A CONTROVERSIAL plan to build homes on pasture land near Airedale General Hospital is set for approval, despite safety concerns raised by the police.
Chartered surveyors David Hill has submitted outline plans for 147 homes on a 6.2-hectare site behind the Grade II listed Eastburn House in Main Road, Eastburn.
The plan also includes a staff car park for Eastburn Junior and Infant School.
But the police have raised a raft of concerns, including one about the "numerous footpath links" which could be used by criminals to gain access to the development.
In a letter to planners, they say: "The public walkways and footpath links are very damaging in this type of development as they permit and legitimise the presence of strangers or potential offenders throughout the site."
The police also raise concerns about the areas of public open space planned, which "often create a congregational point for local and intransient youth", and the incorporation of parking courts, which "will be vulnerable to crime".
Objection letters have been received from 28 people, along with a petition containing 129 signatures.
They argue that housebuilding should be done on previously-developed land where possible, and raise concerns over the loss of the farmland.
Despite this, the plan is recommended for approval at the next meeting of the Regulatory and Appeal Committee on Thursday.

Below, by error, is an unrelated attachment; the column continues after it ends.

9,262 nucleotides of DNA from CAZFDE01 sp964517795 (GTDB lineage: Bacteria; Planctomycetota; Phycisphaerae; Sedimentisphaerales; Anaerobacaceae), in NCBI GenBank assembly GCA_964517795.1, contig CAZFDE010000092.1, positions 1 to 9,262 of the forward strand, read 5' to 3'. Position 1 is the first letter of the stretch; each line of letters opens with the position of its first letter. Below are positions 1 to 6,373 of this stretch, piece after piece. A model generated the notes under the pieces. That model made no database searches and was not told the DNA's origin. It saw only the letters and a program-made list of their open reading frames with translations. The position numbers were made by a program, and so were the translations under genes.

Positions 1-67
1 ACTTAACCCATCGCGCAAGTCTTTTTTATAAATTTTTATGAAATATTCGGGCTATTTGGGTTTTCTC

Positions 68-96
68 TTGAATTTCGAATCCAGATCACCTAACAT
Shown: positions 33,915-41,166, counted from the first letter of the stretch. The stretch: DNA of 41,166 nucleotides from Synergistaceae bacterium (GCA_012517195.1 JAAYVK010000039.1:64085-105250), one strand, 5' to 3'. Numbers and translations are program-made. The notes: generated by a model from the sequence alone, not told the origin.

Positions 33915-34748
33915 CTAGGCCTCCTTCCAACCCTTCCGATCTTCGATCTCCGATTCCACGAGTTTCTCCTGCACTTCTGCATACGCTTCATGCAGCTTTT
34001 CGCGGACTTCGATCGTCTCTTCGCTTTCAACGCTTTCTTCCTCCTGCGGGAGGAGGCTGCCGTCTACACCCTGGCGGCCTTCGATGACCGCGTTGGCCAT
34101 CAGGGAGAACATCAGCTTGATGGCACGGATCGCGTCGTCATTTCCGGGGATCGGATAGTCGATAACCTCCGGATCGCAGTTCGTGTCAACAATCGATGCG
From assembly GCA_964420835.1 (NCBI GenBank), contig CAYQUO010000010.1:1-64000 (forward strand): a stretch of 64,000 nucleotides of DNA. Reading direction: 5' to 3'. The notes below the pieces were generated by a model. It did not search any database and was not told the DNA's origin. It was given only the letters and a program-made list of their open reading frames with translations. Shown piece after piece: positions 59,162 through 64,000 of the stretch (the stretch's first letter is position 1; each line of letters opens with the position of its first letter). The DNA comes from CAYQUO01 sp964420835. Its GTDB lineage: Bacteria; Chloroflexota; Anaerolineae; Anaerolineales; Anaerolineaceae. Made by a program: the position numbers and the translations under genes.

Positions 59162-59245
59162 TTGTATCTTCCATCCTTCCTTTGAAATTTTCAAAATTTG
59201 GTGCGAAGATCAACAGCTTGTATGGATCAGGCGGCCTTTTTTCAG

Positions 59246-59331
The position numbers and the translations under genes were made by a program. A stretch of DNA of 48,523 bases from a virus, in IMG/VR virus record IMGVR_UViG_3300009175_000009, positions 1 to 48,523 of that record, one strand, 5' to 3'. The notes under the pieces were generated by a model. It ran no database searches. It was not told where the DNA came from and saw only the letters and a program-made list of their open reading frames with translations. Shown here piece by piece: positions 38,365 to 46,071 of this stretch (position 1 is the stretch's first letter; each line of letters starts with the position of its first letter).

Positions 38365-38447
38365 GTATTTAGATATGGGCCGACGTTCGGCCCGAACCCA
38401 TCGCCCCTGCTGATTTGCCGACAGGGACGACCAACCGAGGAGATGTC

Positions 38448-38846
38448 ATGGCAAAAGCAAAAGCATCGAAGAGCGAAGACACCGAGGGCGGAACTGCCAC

In its application, David Hill said the design of housing would be considered at a later planning stage. But it said it planned to give the development a "rural/farmstead feel".
It said: "To add to the farmstead feel of the site, courtyard parking areas have been provided around the listed buildings and dotted around the site.
"A village street vista has been incorporated into the design. This runs north from the listed buildings to the northern edge of the site.
"It allows views from the listed building of the hills to the north of the site, and views of the listed buildings when facing south.
"This means that the listed buildings and views out become prominent features of the site."
Bradford Council had tried to protect the site against development in 2005, when it listed it as 'safeguarded land' in a planning blueprint.
But changes to planning policy since then, and the fact that the Council has not yet earmarked enough land for housing, means the presumption now falls in favour of development.